Sky is today announcing a partnership with Sporting Equals to support the charity’s ambition of inspiring more opportunities for British South Asians in football.
The partnership forms part of Sky’s £30m commitment to tackle systemic racism and make a difference in communities across the UK and will see Sporting Equals receive a six-figure donation as part of a 12-month initial partnership.
The collaboration stems from a shared desire to help tackle under-representation by addressing some of the barriers affecting the participation and progression of British South Asian football talent, particularly in the women’s game.
Active Lives survey data has consistently shown that South Asian women are the least physically active group in the country with just 0.3 per cent of players in the Women’s Super League progressing from the British South Asian community.
Moving forward Sky and Sporting Equals work together to raise awareness and educate the public on this topic, collaborating with other stakeholders to create opportunities for talent to flourish and supporting participation in the game.
Jonathan Licht, Managing Director of Sky Sports said, “Sky Sports is proud to give a platform to help inspire more opportunities for the South Asian community to get involved in football. Collectively we are striving for greater equality in sport and as Europe’s largest sports broadcaster, we’re well placed to highlight underrepresentation in the game and use our platforms to drive change in this space.
“Building on the excellent job Sky Sports News has done over the past year, the partnership with Sporting Equals is a step further in our commitment to ensuring all audiences feel represented by our content.”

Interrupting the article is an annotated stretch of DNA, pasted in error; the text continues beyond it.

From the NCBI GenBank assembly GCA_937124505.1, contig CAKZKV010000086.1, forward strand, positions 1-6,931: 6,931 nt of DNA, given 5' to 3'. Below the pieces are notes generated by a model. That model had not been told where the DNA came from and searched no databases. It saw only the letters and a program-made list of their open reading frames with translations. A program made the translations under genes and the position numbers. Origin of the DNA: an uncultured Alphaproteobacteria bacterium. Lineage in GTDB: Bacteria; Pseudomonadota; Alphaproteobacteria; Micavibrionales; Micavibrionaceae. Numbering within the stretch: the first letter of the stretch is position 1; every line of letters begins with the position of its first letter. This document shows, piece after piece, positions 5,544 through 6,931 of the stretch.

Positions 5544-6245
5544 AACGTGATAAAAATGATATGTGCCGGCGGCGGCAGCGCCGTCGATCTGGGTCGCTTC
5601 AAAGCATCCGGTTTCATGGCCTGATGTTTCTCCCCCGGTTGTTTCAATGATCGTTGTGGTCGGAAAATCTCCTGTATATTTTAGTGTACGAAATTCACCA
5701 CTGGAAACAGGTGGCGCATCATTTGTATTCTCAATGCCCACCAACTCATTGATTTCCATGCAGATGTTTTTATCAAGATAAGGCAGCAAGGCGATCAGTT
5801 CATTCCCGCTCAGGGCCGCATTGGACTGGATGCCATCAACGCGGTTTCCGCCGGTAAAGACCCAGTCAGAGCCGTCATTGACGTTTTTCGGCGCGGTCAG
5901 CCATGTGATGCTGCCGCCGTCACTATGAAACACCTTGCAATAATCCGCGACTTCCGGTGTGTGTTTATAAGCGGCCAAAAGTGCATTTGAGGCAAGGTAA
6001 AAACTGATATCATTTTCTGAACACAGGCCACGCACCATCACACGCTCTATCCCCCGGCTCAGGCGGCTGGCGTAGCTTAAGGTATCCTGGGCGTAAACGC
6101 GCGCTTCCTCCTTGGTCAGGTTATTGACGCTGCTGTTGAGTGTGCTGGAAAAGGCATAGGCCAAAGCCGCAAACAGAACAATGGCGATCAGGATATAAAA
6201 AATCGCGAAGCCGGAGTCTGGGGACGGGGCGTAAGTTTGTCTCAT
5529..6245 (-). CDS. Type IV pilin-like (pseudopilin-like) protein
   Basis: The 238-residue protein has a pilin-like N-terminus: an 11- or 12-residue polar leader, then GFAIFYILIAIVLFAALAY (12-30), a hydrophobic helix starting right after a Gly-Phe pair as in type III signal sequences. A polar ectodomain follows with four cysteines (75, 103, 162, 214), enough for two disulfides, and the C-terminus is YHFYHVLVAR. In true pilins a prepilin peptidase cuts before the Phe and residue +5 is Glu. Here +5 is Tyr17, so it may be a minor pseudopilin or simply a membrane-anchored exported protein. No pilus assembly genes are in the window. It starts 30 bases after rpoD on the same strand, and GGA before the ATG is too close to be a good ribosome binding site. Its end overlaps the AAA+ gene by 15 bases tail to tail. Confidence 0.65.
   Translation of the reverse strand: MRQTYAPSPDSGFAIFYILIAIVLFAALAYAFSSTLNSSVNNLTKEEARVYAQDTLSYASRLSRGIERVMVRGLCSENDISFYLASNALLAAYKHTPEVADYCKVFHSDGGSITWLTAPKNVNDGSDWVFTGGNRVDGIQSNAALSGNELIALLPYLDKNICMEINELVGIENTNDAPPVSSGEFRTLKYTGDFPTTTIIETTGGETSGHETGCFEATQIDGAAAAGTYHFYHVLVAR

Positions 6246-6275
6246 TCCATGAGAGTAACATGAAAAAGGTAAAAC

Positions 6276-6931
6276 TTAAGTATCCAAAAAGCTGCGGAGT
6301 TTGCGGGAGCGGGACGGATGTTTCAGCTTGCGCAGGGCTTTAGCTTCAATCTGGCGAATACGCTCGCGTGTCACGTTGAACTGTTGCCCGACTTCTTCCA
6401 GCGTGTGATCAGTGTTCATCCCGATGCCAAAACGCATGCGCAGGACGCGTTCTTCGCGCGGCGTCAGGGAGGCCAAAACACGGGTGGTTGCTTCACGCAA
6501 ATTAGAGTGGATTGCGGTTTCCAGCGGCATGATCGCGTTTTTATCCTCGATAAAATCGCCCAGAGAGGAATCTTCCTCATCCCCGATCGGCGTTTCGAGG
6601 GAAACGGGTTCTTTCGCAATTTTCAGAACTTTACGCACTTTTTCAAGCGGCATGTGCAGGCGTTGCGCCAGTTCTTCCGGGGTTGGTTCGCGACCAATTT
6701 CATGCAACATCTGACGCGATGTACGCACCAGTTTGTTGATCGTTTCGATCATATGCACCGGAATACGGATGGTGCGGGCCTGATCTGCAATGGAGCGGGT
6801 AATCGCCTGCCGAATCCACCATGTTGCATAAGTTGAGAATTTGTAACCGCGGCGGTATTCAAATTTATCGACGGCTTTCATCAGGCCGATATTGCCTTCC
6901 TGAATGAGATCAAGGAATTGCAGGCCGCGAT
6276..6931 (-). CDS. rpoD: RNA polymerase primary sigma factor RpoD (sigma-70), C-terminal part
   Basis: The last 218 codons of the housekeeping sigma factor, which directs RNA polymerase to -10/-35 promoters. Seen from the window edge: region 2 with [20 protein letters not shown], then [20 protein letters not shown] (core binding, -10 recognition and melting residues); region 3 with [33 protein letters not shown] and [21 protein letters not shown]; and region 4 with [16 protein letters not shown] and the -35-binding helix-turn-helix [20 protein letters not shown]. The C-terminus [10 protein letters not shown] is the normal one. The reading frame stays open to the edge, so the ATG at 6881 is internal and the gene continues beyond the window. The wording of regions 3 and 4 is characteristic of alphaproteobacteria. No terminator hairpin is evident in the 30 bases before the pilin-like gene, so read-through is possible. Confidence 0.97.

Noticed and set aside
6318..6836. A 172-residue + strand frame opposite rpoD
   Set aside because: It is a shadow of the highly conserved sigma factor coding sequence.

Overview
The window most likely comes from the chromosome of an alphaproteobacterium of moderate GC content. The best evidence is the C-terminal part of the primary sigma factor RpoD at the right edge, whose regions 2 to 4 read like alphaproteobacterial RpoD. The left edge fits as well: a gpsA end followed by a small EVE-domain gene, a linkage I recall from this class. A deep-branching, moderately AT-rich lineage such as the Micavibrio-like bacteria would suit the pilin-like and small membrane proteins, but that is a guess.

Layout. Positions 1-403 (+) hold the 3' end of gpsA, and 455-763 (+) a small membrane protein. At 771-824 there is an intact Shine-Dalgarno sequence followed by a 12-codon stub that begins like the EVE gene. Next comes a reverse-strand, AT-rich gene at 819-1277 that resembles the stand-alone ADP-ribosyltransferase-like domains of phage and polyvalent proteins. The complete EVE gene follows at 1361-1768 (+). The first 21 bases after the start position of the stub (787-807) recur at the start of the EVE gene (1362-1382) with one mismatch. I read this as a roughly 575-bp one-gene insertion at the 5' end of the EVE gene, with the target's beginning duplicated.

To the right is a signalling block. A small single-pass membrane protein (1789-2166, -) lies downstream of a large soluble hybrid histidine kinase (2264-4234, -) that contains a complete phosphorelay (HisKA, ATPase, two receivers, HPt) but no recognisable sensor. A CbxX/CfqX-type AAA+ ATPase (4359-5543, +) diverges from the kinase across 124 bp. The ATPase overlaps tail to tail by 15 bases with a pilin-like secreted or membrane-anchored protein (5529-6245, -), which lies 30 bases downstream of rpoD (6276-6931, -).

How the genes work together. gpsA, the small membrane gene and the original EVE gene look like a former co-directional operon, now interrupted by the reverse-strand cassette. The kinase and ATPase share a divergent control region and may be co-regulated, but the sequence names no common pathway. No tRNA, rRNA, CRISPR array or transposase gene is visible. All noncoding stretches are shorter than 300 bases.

Sporting Equals Chief Executive, Arun Kang OBE said, “Sporting Equals is pleased to be partnering with Sky on this important work, which is a significant step towards engaging and celebrating South Asian communities in football, by removing outdated and negative stereotypes to inspiring the next generation of players, coaches and football administrators.
“It is vital to highlight viable role models, which we will be doing through this project by showcasing football ambassadors, particularly South Asian females throughout community settings. This is of particular significance as part of the issue with South Asian involvement in football is that few have managed to access elite pathways in sport.
“This showcasing of South Asian role models and ambassadors sets out to inspire and connect with wider South Asian communities, so that they too can feel like they have a place in sport.
“Part of this project will also seek to educate footballing organisations about the wide range of talent that is present within South Asian communities. There are still many negative and untrue preconceived notions around South Asians and their ability and talent. With the support of Sky through this partnership we will seek to tackle this issue and demonstrate the true capabilities of South Asians in football.”